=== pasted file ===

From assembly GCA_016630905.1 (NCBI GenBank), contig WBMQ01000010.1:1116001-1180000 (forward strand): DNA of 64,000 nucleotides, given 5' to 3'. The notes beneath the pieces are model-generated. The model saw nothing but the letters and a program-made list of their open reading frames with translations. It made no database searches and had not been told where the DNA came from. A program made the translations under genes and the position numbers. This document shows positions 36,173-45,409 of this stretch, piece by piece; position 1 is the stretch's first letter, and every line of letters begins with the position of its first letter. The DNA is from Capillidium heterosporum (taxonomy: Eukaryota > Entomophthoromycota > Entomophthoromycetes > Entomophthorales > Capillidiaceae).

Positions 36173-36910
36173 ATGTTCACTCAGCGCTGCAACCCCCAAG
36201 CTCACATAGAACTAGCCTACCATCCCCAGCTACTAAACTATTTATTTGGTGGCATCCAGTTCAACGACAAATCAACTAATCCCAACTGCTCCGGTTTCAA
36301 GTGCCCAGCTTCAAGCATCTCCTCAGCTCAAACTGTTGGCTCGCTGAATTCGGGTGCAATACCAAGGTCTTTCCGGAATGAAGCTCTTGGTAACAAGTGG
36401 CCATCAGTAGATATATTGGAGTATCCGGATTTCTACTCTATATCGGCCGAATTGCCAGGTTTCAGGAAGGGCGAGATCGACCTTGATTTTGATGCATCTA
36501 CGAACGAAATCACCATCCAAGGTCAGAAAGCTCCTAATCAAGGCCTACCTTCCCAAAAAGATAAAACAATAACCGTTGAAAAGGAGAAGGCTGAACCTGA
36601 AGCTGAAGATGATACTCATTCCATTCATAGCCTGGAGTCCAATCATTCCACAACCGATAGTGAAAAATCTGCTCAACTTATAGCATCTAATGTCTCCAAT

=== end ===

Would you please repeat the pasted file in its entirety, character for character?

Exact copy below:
From assembly GCA_016630905.1 (NCBI GenBank), contig WBMQ01000010.1:1116001-1180000 (forward strand): DNA of 64,000 nucleotides, given 5' to 3'. The notes beneath the pieces are model-generated. The model saw nothing but the letters and a program-made list of their open reading frames with translations. It made no database searches and had not been told where the DNA came from. A program made the translations under genes and the position numbers. This document shows positions 36,173-45,409 of this stretch, piece by piece; position 1 is the stretch's first letter, and every line of letters begins with the position of its first letter. The DNA is from Capillidium heterosporum (taxonomy: Eukaryota > Entomophthoromycota > Entomophthoromycetes > Entomophthorales > Capillidiaceae).

Positions 36173-36910
36173 ATGTTCACTCAGCGCTGCAACCCCCAAG
36201 CTCACATAGAACTAGCCTACCATCCCCAGCTACTAAACTATTTATTTGGTGGCATCCAGTTCAACGACAAATCAACTAATCCCAACTGCTCCGGTTTCAA
36301 GTGCCCAGCTTCAAGCATCTCCTCAGCTCAAACTGTTGGCTCGCTGAATTCGGGTGCAATACCAAGGTCTTTCCGGAATGAAGCTCTTGGTAACAAGTGG
36401 CCATCAGTAGATATATTGGAGTATCCGGATTTCTACTCTATATCGGCCGAATTGCCAGGTTTCAGGAAGGGCGAGATCGACCTTGATTTTGATGCATCTA
36501 CGAACGAAATCACCATCCAAGGTCAGAAAGCTCCTAATCAAGGCCTACCTTCCCAAAAAGATAAAACAATAACCGTTGAAAAGGAGAAGGCTGAACCTGA
36601 AGCTGAAGATGATACTCATTCCATTCATAGCCTGGAGTCCAATCATTCCACAACCGATAGTGAAAAATCTGCTCAACTTATAGCATCTAATGTCTCCAAT